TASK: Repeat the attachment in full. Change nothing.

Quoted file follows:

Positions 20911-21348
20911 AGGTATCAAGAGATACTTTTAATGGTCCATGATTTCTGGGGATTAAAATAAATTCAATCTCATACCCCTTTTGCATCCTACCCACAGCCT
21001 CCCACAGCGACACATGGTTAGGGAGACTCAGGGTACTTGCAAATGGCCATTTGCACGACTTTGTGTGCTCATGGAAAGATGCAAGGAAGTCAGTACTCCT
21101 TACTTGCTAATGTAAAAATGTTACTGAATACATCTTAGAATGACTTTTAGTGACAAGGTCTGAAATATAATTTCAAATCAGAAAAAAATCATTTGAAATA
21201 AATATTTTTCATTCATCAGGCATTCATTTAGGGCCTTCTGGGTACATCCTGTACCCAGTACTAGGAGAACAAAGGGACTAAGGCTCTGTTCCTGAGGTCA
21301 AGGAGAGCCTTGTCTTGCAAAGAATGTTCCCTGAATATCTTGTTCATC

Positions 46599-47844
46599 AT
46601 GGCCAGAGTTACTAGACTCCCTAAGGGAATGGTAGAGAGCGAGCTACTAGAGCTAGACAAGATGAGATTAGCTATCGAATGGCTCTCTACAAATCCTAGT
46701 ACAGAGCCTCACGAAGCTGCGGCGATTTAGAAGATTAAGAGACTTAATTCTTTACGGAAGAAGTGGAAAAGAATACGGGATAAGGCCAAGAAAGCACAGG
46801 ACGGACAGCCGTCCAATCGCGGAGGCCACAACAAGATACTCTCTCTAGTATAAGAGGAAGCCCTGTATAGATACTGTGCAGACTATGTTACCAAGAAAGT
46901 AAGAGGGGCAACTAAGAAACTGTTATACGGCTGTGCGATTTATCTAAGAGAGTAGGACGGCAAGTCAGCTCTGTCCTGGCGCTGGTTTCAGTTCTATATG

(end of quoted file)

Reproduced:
Positions 20911-21348
20911 AGGTATCAAGAGATACTTTTAATGGTCCATGATTTCTGGGGATTAAAATAAATTCAATCTCATACCCCTTTTGCATCCTACCCACAGCCT
21001 CCCACAGCGACACATGGTTAGGGAGACTCAGGGTACTTGCAAATGGCCATTTGCACGACTTTGTGTGCTCATGGAAAGATGCAAGGAAGTCAGTACTCCT
21101 TACTTGCTAATGTAAAAATGTTACTGAATACATCTTAGAATGACTTTTAGTGACAAGGTCTGAAATATAATTTCAAATCAGAAAAAAATCATTTGAAATA
21201 AATATTTTTCATTCATCAGGCATTCATTTAGGGCCTTCTGGGTACATCCTGTACCCAGTACTAGGAGAACAAAGGGACTAAGGCTCTGTTCCTGAGGTCA
21301 AGGAGAGCCTTGTCTTGCAAAGAATGTTCCCTGAATATCTTGTTCATC

Positions 46599-47844
46599 AT
46601 GGCCAGAGTTACTAGACTCCCTAAGGGAATGGTAGAGAGCGAGCTACTAGAGCTAGACAAGATGAGATTAGCTATCGAATGGCTCTCTACAAATCCTAGT
46701 ACAGAGCCTCACGAAGCTGCGGCGATTTAGAAGATTAAGAGACTTAATTCTTTACGGAAGAAGTGGAAAAGAATACGGGATAAGGCCAAGAAAGCACAGG
46801 ACGGACAGCCGTCCAATCGCGGAGGCCACAACAAGATACTCTCTCTAGTATAAGAGGAAGCCCTGTATAGATACTGTGCAGACTATGTTACCAAGAAAGT
46901 AAGAGGGGCAACTAAGAAACTGTTATACGGCTGTGCGATTTATCTAAGAGAGTAGGACGGCAAGTCAGCTCTGTCCTGGCGCTGGTTTCAGTTCTATATG